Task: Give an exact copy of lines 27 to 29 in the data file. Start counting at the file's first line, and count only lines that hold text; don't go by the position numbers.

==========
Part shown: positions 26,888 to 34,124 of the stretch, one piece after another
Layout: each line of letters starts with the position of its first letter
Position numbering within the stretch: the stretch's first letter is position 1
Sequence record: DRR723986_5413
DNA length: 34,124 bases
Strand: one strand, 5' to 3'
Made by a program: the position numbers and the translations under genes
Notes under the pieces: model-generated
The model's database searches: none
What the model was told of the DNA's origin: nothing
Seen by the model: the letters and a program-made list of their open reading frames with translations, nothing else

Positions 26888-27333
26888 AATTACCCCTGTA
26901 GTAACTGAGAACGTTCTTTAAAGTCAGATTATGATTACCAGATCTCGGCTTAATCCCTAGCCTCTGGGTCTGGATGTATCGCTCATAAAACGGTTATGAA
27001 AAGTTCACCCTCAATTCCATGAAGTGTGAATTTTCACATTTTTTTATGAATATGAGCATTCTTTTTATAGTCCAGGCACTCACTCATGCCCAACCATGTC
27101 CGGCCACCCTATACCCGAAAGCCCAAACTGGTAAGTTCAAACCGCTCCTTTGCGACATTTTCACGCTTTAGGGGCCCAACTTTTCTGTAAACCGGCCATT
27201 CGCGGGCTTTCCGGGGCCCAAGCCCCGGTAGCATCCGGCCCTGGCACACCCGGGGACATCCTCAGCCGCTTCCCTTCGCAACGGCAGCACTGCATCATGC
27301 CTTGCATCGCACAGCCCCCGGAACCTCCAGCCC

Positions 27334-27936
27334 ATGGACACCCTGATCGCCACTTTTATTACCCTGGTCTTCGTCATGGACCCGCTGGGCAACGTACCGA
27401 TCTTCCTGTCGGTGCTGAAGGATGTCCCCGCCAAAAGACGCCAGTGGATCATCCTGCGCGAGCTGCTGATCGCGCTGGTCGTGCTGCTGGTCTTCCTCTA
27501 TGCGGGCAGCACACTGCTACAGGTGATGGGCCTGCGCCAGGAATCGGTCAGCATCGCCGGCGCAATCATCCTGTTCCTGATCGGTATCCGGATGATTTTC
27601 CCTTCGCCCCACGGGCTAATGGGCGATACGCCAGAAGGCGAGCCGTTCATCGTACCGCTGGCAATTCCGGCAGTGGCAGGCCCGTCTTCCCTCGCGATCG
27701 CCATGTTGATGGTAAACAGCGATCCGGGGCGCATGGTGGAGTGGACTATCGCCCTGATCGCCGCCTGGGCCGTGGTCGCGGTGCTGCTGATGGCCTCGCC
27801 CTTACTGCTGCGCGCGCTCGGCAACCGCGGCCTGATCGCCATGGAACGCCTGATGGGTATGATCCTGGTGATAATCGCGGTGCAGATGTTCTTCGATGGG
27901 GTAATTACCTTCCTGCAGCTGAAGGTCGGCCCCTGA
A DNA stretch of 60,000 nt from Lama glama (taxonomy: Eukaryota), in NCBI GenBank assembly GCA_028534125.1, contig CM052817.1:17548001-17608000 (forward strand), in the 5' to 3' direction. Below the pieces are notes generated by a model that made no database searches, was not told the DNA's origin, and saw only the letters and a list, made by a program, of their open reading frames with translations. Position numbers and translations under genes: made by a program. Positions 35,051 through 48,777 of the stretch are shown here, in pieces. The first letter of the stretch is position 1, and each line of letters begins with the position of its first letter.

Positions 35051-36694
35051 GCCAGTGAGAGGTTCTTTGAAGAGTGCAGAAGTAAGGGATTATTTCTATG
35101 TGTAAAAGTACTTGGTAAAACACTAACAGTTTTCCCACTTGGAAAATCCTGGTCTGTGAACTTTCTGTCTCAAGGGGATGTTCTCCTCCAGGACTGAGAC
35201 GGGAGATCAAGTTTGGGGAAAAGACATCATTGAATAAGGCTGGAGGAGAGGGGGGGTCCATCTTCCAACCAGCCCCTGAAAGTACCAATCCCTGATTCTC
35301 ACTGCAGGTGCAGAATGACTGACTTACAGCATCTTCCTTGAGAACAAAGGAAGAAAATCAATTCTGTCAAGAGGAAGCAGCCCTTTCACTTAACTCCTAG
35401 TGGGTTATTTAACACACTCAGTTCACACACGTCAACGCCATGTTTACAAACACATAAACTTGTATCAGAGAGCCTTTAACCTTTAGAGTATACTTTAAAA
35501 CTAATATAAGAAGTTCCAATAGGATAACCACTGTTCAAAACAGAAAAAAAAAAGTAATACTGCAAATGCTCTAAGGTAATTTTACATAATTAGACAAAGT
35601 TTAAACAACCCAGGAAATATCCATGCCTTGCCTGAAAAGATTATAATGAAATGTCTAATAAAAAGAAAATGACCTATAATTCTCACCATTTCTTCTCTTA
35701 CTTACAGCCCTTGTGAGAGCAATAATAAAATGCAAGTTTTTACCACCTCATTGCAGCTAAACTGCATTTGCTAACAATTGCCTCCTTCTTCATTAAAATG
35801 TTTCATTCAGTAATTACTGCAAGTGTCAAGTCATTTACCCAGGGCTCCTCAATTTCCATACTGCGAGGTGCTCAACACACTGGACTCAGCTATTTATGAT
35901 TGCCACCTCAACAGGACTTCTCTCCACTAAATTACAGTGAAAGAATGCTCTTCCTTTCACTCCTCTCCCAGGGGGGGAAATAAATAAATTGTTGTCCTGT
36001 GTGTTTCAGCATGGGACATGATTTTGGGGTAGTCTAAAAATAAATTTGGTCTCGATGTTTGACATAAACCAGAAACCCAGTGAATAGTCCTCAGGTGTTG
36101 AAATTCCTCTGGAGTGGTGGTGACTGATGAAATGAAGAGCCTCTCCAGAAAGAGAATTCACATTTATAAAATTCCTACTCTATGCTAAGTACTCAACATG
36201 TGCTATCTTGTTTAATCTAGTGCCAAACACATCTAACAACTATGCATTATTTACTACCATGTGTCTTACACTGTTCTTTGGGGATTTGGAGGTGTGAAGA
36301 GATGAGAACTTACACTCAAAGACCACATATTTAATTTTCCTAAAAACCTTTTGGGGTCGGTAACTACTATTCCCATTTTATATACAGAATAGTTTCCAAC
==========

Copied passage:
A DNA stretch of 60,000 nt from Lama glama (taxonomy: Eukaryota), in NCBI GenBank assembly GCA_028534125.1, contig CM052817.1:17548001-17608000 (forward strand), in the 5' to 3' direction. Below the pieces are notes generated by a model that made no database searches, was not told the DNA's origin, and saw only the letters and a list, made by a program, of their open reading frames with translations. Position numbers and translations under genes: made by a program. Positions 35,051 through 48,777 of the stretch are shown here, in pieces. The first letter of the stretch is position 1, and each line of letters begins with the position of its first letter.

Positions 35051-36694
35051 GCCAGTGAGAGGTTCTTTGAAGAGTGCAGAAGTAAGGGATTATTTCTATG